Comment: Idle vs. Standby (Score 1) 249

by LiquidAvatar (#39764511) Attached to: Most Game Console Power Draw Comes From Time Spent Idling
Am I the only person who noticed that their graphs differentiate between idle and standby? Without even reading the whole article, it's pretty obvious from that graph alone that their conclusion about wasted power is flawed. Is it any surprise that a console, powered up with software running, uses comparable energy whether someone is holding the controller or not? In "standby" mode, which is how my consoles spend most of their time when not in use, the consoles use less than 1% of that energy. FUD.

Comment: Re:Common Sense, anyone? (Score 1) 788

by LiquidAvatar (#36969420) Attached to: Re: the debt deal reached Sunday night ...

So when someone is able to succeed they should be punished by having a larger share taken away?

Give me a break; I call BS on the whole "punished for success via progressive taxation" meme. A punishment would be if they lost something, if their quality of life were somehow reduced by the tax. That's not the case at all; even with progressive taxation, when someone earns more money they take home more money. End of discussion. Progressive taxation does mean that as your income reaches further and further beyond the cost of living, you receive diminishing returns on that excessive money.

Want to see something amazing? Look at the discrepancy between a CEO's pay and an average worker's pay (Scroll down to Figure 8 at http://sociology.ucsc.edu/whorulesamerica/power/wealth.html). Historically, CEO's made a modest (in the Jonathon Swift sense of the word) 50-100x the pay of the average worker. Over the past 10 years, that number has soared between 350x and 500x the average. Does that CEO's family eat 350 to 500 times the food that an average worker eats? Does he need a house that is 350 to 500 times larger than an average family's house? Does that CEO put in 350 to 500 times the labor that the average worker puts in? Is he producing 350 to 500 times more than the people who are actually building his product or providing his services?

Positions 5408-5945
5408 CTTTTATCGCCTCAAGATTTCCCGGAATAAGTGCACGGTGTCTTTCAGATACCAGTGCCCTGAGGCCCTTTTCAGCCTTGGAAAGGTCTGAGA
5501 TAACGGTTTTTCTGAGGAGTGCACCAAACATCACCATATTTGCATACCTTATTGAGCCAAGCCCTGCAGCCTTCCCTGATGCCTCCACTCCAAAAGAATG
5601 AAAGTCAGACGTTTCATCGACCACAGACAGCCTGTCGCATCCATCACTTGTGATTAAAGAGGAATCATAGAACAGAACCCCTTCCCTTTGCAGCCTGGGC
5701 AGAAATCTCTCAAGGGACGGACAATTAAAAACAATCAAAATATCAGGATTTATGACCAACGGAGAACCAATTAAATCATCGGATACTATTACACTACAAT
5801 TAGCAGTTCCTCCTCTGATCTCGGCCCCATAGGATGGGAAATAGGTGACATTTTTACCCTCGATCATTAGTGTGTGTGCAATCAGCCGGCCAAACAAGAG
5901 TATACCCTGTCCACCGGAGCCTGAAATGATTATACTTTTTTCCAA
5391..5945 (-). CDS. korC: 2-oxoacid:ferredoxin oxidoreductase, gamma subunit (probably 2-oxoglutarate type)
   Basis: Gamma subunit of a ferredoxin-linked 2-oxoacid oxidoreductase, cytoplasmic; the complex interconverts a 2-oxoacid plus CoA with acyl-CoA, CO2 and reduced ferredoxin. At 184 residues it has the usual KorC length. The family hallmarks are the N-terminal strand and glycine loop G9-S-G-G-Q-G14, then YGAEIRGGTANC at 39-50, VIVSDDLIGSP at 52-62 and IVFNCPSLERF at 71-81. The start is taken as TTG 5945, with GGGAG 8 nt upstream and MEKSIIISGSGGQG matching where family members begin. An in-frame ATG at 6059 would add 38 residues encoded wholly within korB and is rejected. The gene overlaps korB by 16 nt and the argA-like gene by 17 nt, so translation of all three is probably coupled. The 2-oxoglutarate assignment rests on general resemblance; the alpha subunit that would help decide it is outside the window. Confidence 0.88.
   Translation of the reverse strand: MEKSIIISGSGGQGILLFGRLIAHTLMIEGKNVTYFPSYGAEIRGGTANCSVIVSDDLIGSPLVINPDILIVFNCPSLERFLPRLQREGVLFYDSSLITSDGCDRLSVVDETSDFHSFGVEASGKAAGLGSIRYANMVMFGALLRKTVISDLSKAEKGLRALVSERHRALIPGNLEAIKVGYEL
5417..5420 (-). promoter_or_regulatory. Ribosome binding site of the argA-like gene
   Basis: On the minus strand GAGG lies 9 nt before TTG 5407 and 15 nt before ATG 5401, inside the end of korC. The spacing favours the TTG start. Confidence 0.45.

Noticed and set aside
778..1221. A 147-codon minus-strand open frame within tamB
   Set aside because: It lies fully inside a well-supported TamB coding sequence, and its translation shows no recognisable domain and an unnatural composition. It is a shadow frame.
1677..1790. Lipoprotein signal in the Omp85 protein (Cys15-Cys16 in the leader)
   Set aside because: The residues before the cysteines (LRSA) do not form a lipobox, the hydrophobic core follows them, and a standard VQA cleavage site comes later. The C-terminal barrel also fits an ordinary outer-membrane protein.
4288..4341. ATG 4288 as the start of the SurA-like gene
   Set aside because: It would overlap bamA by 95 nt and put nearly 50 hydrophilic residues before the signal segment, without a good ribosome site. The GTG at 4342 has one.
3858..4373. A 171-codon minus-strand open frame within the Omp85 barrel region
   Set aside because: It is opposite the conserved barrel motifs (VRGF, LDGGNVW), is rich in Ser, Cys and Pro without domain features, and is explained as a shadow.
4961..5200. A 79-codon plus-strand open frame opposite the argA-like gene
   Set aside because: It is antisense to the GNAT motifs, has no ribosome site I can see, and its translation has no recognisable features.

Progressive taxation enables average workers to take home a livable wage while still collecting taxes from people who can afford to pay them. They even have a twisted benefit for the CEO - since his minimum wage workers get to keep a larger portion of their income, the CEO can feel less guilty about giving out crap raises and maintaining a barely livable working wage for his employees.

Comment: Re:Great...now just one more issue.... (Score 1) 681

by LiquidAvatar (#34309928) Attached to: Making Airport Scanners Less Objectionable

Odds of dying in a car is 1 in 100.

What does that even mean? Does that mean that for every 100 people who get in their cars in the morning, one of them will die during their daily commute? Or will 1 in 100 drivers die after a year's driving? After a decade's? After a lifetime's? Where do these statistics come from and over what timeframes are they descriptive?